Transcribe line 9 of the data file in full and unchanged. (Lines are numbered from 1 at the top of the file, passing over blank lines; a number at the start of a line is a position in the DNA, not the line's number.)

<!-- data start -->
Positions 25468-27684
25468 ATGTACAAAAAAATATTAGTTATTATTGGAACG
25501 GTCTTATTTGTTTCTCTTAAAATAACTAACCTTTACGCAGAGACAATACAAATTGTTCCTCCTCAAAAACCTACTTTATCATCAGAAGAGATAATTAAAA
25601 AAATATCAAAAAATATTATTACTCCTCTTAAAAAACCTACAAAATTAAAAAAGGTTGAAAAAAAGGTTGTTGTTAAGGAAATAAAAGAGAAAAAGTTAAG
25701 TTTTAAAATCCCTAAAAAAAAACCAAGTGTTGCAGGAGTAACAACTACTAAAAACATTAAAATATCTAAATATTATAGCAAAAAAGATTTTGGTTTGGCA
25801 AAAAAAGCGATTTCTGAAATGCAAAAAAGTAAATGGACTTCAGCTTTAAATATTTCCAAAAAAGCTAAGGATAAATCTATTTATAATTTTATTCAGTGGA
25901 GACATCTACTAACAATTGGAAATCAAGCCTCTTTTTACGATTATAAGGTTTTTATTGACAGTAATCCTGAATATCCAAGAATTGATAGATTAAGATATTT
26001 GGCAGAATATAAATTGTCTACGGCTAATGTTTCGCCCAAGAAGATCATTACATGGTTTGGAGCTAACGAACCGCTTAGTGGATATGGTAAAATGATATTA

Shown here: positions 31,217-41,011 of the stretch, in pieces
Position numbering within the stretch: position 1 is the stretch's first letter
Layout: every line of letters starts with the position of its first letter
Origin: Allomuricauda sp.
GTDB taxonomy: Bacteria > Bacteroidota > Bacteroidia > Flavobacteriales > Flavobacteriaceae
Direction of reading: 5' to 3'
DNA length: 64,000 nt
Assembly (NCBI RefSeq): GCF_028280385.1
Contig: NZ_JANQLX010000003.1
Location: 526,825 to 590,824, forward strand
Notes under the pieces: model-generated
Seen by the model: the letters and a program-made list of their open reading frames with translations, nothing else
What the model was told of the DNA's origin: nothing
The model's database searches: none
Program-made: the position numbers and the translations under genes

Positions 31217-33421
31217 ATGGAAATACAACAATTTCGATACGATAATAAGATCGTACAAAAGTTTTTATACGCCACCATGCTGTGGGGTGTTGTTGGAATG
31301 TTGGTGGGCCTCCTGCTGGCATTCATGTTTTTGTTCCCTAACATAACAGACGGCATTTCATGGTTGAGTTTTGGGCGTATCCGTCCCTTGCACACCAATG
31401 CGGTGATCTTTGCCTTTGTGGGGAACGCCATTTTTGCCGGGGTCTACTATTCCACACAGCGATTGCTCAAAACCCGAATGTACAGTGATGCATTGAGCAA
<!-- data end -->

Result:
Shown here: positions 31,217-41,011 of the stretch, in pieces